Sermons by Pastor Walter Snyder plus announcements, articles, videos, and anything else that doesn’t fit Ask the Pastor or the Luther Library.

30 November 2014

Sermon: Advent 1B (OT)

30 November AD 2014

Theme: Come, Lord

Rending the Heavens Summary: Often during Advent, Christians are called to ponder and to receive with joy the “now, not yet” of their Savior. The “now” is the Jesus who came in the flesh at Bethlehem, who lived a sinless life, died for our sins, and rose again from the dead. The “now” is also His coming to us in Word and Sacrament. The “not yet” is His promised return at the end of time.

Christians also confront another “now, not yet.” With one breath, we cry out, “Now, O Lord.” We echo Isaiah, “Oh that you would rend the heavens and come down ... to make your name known to your adversaries, and that the nations might tremble at your presence.” We want our Lord to return in glory to set all things right.

Yet because of our sin, we’re tempted to pray with even more fervor, “Not yet, God!” We aren’t ready to receive Him whose anger burns at all sin, including our own. Each of us wants more time to fix what’s not right in order to be that one “who joyfully works righteousness.” But that won’t happen because The Lord’s demand for righteousness is absolute and we cannot attain it on our own.

However, we fear not because we know that we have Christ’s righteousness as gift. All who believe in the Son receive credit for His good works and faithfulness. Our sins, put to death with Him on the cross, are left behind and we trust that because of His sacrifice, the Father certainly will “remember not iniquity forever.” And we, cleansed of sin freed of guilt, can cry out with joy, “Come, Lord Jesus! (Revelation 22:20)”

While we remain here, we welcome God’s presence in our lives. For even as He continues to forgive our sins and declare us righteous, so He also works His righteousness in and through us, shaping us by the Gospel and the Holy Spirit as a potter shapes his clay.

Potter and Clay Text: Oh that you would rend the heavens and come down, that the mountains might quake at your presence — as when fire kindles brushwood and the fire causes water to boil — to make your name known to your adversaries, and that the nations might tremble at your presence! When you did awesome things that we did not look for, you came down, the mountains quaked at your presence.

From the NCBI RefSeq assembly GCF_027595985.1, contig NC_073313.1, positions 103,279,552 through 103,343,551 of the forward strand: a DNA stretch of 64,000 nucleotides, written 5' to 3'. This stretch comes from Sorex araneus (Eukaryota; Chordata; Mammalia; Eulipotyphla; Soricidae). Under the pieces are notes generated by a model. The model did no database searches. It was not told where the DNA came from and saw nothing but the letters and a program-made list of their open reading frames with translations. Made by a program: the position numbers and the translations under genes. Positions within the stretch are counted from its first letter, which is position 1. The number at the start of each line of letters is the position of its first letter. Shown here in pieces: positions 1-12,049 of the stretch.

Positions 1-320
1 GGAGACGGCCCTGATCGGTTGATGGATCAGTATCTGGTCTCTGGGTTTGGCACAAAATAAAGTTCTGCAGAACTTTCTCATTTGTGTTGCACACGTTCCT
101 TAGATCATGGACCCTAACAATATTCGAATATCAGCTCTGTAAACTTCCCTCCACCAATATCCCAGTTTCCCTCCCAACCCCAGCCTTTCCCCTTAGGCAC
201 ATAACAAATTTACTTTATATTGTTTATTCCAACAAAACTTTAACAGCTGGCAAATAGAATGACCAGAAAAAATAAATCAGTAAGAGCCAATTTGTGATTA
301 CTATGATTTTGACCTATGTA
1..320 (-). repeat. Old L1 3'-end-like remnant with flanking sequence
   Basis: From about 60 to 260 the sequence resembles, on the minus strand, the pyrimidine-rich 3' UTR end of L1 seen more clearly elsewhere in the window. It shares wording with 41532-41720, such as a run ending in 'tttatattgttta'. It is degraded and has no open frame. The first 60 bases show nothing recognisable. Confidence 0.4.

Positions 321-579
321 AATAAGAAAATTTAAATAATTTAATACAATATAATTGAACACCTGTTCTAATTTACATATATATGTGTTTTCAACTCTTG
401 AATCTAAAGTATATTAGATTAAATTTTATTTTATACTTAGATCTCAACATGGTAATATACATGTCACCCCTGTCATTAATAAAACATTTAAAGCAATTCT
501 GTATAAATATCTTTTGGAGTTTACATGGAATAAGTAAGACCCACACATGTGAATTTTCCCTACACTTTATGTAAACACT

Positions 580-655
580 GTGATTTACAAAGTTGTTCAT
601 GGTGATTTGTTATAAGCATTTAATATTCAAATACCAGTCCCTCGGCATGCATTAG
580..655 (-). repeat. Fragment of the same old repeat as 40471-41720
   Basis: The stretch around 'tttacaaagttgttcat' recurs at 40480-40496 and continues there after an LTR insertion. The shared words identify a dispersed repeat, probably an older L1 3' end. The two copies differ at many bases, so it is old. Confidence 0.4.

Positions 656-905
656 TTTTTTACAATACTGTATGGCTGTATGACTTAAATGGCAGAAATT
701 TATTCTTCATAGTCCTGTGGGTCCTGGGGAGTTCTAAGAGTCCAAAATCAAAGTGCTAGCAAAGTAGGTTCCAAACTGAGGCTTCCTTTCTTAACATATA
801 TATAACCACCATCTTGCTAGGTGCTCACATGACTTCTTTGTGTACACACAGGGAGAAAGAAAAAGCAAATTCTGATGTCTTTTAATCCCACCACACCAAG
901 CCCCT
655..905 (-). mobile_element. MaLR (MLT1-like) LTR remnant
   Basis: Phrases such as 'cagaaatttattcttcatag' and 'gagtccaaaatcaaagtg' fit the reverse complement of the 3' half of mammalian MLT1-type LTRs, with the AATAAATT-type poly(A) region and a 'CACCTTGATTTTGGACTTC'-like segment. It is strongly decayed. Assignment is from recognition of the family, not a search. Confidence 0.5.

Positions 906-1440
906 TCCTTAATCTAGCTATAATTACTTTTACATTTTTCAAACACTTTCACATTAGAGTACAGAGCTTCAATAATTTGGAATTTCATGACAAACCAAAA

From of old no one has heard or perceived by the ear, no eye has seen a God besides you, who acts for those who wait for him. You meet him who joyfully works righteousness, those who remember you in your ways.

Behold, you were angry, and we sinned; in our sins we have been a long time, and shall we be saved? We have all become like one who is unclean, and all our righteous deeds are like a polluted garment. We all fade like a leaf, and our iniquities, like the wind, take us away. There is no one who calls upon your name, who rouses himself to take hold of you; for you have hidden your face from us, and have made us melt in the hand of our iniquities.

But now, O Lord, you are our Father; we are the clay, and you are our potter; we are all the work of your hand. Be not so terribly angry, O Lord, and remember not iniquity forever. Behold, please look, we are all your people. Isaiah 64:1-9

Scripture quoted from The Holy Bible, English Standard Version®, © 2001 by Crossway Bibles, a publishing ministry of Good News Publishers. Used by permission. All rights reserved.

Audio: Click to hear the MP3 of Come, Lord.

Other Readings: Psalm 80:1-7; 1 Corinthians 1:3-9; Mark 11:1-10 or Mark 13:24-37

Tags: | | | | | | | | | | | | | | | | | | | | | | | | | | | | | | | | | | | | | | | | | | | |


Post a Comment

Subscribe to Post Comments [Atom]

<< Home